For the better part of a year I have been enjoying life as a swinging single, meeting loads of new people, and loving my life. Unfortunately my bank balance doesn’t feel the same.
Turns out, being single is EXPENSIVE.
I’m not just talking about the old adage that two can live almost as cheaply as one; I’m talking about the cost of socialising as a single (unless you spend your nights curled up on the couch with your cats eating tubs of sadsack from the freezer). There are costs before you even set foot outside the door. Then there is the expense of the dates themselves, and finally the price of getting home afterwards.
So how do we do swinging single and keep the house as well? Firstly, let’s look at grooming and meeting people:
Looking your best does wonders for your self-esteem, but also as a single, you never know when you might bump into Mr/Ms Right Now… like at the supermarket in the condom aisle, or down by the river walking the dog (not a euphemism). Given that we are not all naturally blessed with flawless skin, just-blow-waved hair, perfect nails, and a hair-free body, singles can expect to pay a fair chunk of their weekly budget on dressing to impress. After all, we don’t have our long-standing lover waiting at home to cuddle us, warts and all, while we slob around in our favourite flannelette pyjamas.
Discount stores and wholesalers are good for picking up cheaper cosmetics, while schools like the Melbourne College of Hair & Beauty offer cheap rates so that their students can practice on general-public suckers like us. You can also offer to model for hairdressers and get yourself a cheap new do, or ask around among your social networks for anyone who might be able to offer you mate’s rates on hairdressing, waxing, manicures and pedicures. Someone will always know SOMEONE who is studying to be a hairdresser or beauty therapist. Invite them over for a meal, offer to pay for materials, and make a night of getting ‘girlified’.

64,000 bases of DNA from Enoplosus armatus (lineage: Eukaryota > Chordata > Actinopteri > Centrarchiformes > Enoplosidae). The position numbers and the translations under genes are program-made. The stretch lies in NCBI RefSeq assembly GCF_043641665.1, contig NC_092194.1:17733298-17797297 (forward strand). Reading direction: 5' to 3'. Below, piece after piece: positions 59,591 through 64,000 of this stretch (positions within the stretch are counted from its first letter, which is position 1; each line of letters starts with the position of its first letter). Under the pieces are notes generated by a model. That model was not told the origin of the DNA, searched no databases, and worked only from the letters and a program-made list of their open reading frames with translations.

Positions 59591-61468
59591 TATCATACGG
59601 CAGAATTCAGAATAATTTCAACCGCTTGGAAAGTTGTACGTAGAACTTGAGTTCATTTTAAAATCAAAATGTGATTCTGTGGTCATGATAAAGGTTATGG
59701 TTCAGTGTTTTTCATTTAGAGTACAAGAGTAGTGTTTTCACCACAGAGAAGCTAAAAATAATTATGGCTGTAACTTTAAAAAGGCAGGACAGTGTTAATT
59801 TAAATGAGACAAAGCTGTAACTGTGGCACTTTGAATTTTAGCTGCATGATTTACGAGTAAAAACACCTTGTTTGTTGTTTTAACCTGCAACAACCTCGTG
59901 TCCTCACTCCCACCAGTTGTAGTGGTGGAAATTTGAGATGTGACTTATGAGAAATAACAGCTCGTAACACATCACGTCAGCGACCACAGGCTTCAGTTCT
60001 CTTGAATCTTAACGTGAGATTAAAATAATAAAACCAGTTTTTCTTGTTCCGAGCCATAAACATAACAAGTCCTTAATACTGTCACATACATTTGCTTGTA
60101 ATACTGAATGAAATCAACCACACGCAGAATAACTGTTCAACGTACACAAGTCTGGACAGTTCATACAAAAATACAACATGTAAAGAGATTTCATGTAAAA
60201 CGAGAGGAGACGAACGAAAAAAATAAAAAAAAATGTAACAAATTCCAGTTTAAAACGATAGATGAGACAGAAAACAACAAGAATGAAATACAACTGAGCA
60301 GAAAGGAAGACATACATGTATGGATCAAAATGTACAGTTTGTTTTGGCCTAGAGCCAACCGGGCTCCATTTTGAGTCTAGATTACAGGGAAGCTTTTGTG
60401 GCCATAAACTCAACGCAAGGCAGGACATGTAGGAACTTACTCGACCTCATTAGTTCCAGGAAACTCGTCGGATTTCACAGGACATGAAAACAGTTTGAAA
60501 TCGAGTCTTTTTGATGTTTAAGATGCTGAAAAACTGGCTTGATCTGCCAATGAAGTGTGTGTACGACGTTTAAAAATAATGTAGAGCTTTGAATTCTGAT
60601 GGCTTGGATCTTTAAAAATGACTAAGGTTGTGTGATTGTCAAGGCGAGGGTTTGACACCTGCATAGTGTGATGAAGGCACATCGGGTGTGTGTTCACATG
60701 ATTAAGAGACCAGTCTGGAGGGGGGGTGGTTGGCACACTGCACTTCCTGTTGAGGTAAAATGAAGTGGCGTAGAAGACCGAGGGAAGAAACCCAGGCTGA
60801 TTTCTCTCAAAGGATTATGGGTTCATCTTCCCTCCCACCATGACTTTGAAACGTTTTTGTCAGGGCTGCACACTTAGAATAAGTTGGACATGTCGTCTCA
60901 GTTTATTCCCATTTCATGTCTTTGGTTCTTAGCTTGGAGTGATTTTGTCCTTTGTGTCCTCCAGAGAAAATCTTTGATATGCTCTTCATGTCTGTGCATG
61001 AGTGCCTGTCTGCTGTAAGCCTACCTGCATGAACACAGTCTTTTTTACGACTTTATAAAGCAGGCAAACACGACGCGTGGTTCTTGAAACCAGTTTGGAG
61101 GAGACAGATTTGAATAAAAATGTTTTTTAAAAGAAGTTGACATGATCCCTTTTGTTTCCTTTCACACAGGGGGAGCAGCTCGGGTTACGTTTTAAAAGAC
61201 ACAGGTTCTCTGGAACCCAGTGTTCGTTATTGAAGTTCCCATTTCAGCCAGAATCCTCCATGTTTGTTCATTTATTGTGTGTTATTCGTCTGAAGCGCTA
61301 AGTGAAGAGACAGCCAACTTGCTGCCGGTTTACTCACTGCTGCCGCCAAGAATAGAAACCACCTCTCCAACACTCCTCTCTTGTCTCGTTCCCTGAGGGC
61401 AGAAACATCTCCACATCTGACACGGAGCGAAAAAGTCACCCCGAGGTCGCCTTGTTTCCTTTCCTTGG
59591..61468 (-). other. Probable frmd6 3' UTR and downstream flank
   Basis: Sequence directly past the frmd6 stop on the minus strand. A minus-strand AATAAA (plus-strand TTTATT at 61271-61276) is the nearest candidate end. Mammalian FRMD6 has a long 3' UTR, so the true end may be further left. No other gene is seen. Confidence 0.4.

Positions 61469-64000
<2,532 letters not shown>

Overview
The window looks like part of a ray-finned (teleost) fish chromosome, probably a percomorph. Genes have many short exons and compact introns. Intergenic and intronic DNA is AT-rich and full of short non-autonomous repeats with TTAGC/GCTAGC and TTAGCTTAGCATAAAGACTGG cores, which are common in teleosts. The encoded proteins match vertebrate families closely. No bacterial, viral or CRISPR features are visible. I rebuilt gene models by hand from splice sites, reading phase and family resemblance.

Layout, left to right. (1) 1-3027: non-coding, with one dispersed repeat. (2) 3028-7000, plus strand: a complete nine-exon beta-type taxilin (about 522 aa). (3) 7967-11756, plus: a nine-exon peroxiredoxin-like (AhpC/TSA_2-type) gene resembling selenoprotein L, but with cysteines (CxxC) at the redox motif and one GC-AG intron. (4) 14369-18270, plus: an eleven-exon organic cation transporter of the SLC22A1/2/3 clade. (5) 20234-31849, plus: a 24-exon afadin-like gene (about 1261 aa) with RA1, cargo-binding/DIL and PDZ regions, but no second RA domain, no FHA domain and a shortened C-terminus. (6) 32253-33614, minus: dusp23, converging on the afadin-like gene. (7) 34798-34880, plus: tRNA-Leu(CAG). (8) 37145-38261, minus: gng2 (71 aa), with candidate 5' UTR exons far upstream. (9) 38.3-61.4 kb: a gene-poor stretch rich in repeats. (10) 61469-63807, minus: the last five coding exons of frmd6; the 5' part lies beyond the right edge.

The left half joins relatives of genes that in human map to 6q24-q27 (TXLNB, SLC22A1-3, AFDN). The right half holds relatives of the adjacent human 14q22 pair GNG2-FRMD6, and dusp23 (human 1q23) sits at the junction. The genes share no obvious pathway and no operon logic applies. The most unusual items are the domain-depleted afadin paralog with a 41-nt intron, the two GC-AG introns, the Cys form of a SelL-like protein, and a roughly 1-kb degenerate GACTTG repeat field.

When it comes to shopping for clothes, someone else’s old can easily be your new. Try shopping at recycled clothing stores, exchange unwanted clothes with friends, or check out clothes swaps (view mustbethrifty’s post on clothes swapping here).
Keeping fit is also important. I loathe gyms, so I try to walk everywhere and do toning exercises in my living room (much to the amusement of my housemates). This saves me money on transportation, as well as the cost of attending classes.
- Meeting people
Now that you’re looking good, you want to start meeting people. Expect to pay around $60 plus drinks for a night of speed dating, plus a fee to join, browse and/or interact with people on most specialist dating sites, e.g. RSVP, eHarmony, Red Hot Pie, Adult Matchmaker. There are a number of free dating sites, like Oasis Active, Match or OkCupid, but you will find there are usually restrictions on or inducements to pay for special features like browsing (read: stalking) people’s profiles in private, or to sexify your profile beyond a few basic pics.
If you’re not into ‘dating sites’, special interest clubs, classes or meet-up groups are great ways to meet people. These cost money, but if you’re combining this with other life goals, you can minimise your outlay. The Salsa Foundation for instance offers free salsa lessons for beginners in the Melbourne CBD, and there are plenty of similar groups around town.
Social networking is another way to meet people for free. At the start of the year, I became active on Twitter; since then, I’ve attended ‘tweetups’ and met people with mutual interests at gigs, for lunch, to see movies, and more. I even scored a free manicure and pedicure from a tweet-up with a beauty therapist. It’s amazing what you reel in when you throw a line out into the ‘twitterverse’.
Next week, I’ll be offering suggestions for cheap dates while out and about, getting a better deal, as well as thrifty tips on gettin’ busy, and getting home again.